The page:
The changes in mail volume, product and service mix that we have experienced over the past decade are heralding the digital service environment in which we will all find ourselves in the near future.
Countries like Denmark, whose governments have actively fostered
direct and integrated means of secured electronic communication to raise the
efficiency of business and citizen-focused interactions, are seeing the end of
analogue transactional or consequential letter mail.
The boundaries between
the means of production, regions, and labour forces are all dissolving. Cross-border
commercial letter post, packet and parcel volumes are growing. South-East Asia
and South America are regions experiencing major growth in ecommerce. North America and Europe, although currently still ahead, will
Fig. 1: Global ecommerce spend in 2015
is breaking down current delivery value chains into their constituent – and
exchangeable – parts. This directly impacts cost and business models.
In the not too distant past, proprietary
systems which were safeguarded by monopolies, secured by regulated tariffs, and
guaranteed daily delivery, were needed to maintain a certain level of
communication and the exchange of goods, both nationwide and globally. However,
these times are gone.
Manufacturing and the trade in consumables
has created a global, digital service infrastructure.
The communication media needed to exchange
information and facilitate trade and its related transportation infrastructure will
be based on commonly established standards based on marginal cost. The
proprietary systems which once safeguarded the postal administrations are
turning into a burden.
In order to meet the needs and expectations of individual recipients/consumer, manufacturing, retail and commerce are all actively extending the reach of their open digital service infrastructure beyond supply chain management, to include last-mile delivery functionalities within a multi-stakeholder, partial-pipeline environment.
Fig. 2: So who will be the largest delivery network, not owning a single delivery van?
Enterprises who place their focus squarely
on the recipient strive to make the customer an integral part of their business
model, by applying state-of-the-art communications to leverage on their
existing infrastructure, minimising their own costs and boosting
customer-retention (e.g. Amazon Prime).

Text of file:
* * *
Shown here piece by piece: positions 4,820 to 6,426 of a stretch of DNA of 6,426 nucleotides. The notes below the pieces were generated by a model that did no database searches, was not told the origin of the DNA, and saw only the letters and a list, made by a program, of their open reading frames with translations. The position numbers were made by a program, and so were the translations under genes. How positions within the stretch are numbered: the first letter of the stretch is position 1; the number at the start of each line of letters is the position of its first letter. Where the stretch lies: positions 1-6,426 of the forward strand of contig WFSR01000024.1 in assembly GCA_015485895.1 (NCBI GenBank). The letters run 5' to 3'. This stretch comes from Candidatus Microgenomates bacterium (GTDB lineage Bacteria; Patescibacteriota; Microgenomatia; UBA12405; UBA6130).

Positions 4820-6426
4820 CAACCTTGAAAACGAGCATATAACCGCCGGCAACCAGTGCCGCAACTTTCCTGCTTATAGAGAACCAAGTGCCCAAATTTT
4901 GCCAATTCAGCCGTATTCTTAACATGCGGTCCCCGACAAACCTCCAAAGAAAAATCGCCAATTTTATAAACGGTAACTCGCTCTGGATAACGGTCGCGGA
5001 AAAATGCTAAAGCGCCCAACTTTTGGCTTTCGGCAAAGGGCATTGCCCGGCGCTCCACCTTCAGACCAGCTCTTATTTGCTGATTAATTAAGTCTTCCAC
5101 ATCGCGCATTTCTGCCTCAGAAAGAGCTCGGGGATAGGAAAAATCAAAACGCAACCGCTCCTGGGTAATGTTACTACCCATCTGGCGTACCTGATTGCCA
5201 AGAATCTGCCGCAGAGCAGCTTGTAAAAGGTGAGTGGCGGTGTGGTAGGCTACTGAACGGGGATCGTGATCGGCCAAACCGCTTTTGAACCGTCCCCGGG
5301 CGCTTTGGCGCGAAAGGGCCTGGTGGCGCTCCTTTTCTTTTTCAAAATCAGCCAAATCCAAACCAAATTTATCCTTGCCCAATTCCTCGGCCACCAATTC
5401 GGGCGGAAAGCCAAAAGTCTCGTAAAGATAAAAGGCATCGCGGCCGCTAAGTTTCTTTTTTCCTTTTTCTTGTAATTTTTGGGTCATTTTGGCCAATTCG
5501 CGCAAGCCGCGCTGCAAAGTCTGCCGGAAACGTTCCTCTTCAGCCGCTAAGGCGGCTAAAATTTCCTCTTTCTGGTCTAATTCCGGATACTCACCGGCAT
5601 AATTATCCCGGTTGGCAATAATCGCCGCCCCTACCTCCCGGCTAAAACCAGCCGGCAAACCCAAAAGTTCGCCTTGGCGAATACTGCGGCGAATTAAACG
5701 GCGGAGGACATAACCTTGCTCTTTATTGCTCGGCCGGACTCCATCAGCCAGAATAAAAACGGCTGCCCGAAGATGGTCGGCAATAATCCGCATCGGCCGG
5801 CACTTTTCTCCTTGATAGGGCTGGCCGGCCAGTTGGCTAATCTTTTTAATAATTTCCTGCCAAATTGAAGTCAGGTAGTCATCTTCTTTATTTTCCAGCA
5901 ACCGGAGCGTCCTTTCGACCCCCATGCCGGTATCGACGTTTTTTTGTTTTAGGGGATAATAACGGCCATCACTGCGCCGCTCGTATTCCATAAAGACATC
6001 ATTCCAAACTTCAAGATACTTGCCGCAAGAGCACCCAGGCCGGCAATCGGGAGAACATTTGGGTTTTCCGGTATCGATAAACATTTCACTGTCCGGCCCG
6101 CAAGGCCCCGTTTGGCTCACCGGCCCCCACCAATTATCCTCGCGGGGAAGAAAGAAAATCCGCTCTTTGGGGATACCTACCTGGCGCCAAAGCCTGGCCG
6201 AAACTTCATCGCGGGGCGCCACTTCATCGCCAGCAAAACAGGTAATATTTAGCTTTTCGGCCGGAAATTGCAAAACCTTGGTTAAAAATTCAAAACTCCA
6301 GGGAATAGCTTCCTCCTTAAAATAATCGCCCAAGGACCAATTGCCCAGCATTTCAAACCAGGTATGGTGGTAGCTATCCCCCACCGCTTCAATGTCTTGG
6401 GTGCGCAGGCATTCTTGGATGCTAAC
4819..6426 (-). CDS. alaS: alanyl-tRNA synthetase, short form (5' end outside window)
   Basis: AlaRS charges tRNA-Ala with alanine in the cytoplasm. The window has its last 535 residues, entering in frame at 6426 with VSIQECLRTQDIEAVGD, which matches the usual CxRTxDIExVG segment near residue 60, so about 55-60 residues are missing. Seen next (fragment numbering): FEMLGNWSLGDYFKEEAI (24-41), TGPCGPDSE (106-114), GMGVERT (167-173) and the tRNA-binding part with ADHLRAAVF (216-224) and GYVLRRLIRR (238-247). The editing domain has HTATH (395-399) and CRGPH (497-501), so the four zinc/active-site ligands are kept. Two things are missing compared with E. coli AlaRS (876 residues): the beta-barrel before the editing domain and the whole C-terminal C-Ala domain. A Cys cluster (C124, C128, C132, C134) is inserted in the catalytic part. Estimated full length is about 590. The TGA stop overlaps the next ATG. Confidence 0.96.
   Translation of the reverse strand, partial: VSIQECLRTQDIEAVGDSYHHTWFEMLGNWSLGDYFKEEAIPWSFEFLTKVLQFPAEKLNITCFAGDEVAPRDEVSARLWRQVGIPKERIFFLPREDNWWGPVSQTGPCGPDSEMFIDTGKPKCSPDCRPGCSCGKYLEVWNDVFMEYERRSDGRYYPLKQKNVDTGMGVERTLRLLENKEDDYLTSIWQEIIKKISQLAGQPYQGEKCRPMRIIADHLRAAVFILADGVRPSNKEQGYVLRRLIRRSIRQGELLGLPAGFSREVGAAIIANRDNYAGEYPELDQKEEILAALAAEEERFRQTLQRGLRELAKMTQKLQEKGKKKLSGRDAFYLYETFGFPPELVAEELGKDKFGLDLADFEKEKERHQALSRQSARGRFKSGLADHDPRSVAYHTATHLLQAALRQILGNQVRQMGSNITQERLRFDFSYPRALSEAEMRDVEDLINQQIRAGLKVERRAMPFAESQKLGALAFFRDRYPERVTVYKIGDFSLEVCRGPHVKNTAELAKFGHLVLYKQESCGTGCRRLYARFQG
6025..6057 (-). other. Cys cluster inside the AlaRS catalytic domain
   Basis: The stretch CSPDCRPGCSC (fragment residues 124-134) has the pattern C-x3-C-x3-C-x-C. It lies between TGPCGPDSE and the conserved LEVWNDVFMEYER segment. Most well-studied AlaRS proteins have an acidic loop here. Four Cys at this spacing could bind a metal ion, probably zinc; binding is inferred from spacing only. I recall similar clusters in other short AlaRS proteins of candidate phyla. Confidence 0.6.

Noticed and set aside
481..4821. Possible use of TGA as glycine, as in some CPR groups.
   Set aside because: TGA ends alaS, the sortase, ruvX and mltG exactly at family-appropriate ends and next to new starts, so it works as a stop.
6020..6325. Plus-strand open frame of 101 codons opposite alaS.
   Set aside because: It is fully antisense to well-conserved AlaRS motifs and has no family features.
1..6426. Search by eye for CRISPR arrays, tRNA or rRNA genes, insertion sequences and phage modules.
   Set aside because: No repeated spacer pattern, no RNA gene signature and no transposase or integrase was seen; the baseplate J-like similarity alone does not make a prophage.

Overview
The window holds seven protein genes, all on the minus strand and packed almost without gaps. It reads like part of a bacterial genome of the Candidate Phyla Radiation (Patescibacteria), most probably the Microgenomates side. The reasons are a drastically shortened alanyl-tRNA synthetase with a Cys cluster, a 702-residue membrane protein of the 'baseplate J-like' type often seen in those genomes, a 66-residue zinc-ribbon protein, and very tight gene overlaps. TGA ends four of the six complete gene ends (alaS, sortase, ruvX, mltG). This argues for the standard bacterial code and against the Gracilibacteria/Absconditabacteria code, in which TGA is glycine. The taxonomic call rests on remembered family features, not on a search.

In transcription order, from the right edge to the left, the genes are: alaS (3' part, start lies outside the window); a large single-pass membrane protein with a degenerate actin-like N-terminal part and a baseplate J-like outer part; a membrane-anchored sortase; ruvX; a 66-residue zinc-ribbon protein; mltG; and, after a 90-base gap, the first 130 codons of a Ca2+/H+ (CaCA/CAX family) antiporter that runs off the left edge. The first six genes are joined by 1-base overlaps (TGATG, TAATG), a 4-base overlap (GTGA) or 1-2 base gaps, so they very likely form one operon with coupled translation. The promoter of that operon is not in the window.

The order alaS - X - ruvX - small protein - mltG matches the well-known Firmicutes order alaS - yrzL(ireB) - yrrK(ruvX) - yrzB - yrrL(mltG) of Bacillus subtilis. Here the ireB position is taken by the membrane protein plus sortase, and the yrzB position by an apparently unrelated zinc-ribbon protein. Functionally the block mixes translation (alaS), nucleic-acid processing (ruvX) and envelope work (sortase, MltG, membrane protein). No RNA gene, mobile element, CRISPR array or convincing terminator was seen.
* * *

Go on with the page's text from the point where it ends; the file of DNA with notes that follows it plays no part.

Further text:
As the focus shifts to the end consumer/recipient, existing borders start to become blurred – between work and leisure time activities, the customer’s role as a consumer or producer of goods, service or content.
In this new digital world, delivery is still the
integrational component of service deployment.
Quality, speed, transparency of service levels and
convenience are the factors which determine the success of any business
The infrastructure and systems needed to fulfil the
demand created by the digital service infrastructure is not being driven by
politics and legislation.
Instead it is ecosystem-like multinationals such as Uber and Alibaba who are busy creating consolidation platforms to facilitate interaction and trade which are reflecting and shaping the demand for delivery.
Recipient-focused first and last mile demand which is consolidated by multinational platforms is eliminating today’s product and service silos.
In tomorrow's postal business model the distinction between “Courier”, “Express” and “Postal” becomes irrelevant.
And what's even more threatening for traditional
postal operators – and everyone failing to turn their postal business model by 180°
– is that the seamless x-border solutions not offered by
today's delivery providers will be substituted by the platforms themselves who,
thanks to their customer-centric business models and use of electronic advanced
data, can engage with any available delivery infrastructure on an ad hoc basis.
The 26th UPU Congress in
Istanbul 2016 will decide if, by involving a broader range of postal sector
players in the existing global UPU network, it will be possible to secure
lasting development and the future success of efficient, universally
accessible, high quality postal services at marginal cost, in order to facilitate
communication and sustainable delivery between the world’s citizens.
In a global digital market, it is the global citizens, and commerce initiated via a globally accessible, digital service infrastructure, which will determine the shape of tomorrow's open and integrated postal business model.